A circumcised male with complications and a UTI may have renal scarring or escape this complication. The likelihood of renal scaring was taken from the work of Winberg et al,17 and set at 7.5%.

The outcome box labeled Kidney scar, Complication, Pain represents a circumcised boy who has had some complication and a urinary tract infection that left him with renal scarring. The second outcome, labelled Infection, Complication. Pain," represents a circumcised boy who has had a complication and a UTI without scarring.

Moving back to the tree branch representing a circumcised male with a complication but no urinary tract infection, the outcome represents the pain of the surgery and the complication.

A boy who has had a circumcision without complication may or may not have a urinary tract infection in the first year of life. Once again, the data of Wiswell et al4 are used for the probability assignment.

The UTI may or may not lead to scarring. These data of Winberg et al17 are again used for this probability.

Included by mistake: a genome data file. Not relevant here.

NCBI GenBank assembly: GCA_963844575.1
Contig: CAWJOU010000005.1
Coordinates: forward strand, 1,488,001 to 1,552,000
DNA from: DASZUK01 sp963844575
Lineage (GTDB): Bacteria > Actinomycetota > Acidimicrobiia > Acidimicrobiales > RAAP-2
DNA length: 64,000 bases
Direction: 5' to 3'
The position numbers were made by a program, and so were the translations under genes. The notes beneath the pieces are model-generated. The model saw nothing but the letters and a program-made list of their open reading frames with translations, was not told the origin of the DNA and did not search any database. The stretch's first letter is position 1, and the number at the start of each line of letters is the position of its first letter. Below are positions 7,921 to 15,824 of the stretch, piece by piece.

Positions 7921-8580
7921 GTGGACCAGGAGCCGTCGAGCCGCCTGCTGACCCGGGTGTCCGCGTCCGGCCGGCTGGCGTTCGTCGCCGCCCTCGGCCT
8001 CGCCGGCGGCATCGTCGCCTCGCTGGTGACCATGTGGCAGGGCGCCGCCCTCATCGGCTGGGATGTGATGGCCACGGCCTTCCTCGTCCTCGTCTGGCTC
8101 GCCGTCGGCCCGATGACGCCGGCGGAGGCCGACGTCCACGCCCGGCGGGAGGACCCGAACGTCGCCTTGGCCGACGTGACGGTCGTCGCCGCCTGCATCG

Then the next outcome state, therefore, represents a boy who has suffered the procedure without complications and has had urinary tract infection leading to renal scarring. The outcome box labelled "Infection, Pain" represents the circumcised boy without complications who has had a UTI without scarring.

A circumcised boy without any complications may alternatively have no urinary tract infection. Therefore. the only price paid is that of the pain associated with the procedure.

Returning to the choice node of the model, a boy who is not circumcised may or may not have a urinary tract infection in the first year of life. The data of Wiswell et al4 are used to set the probability of urinary tract infection in the first year of life at 4.1%.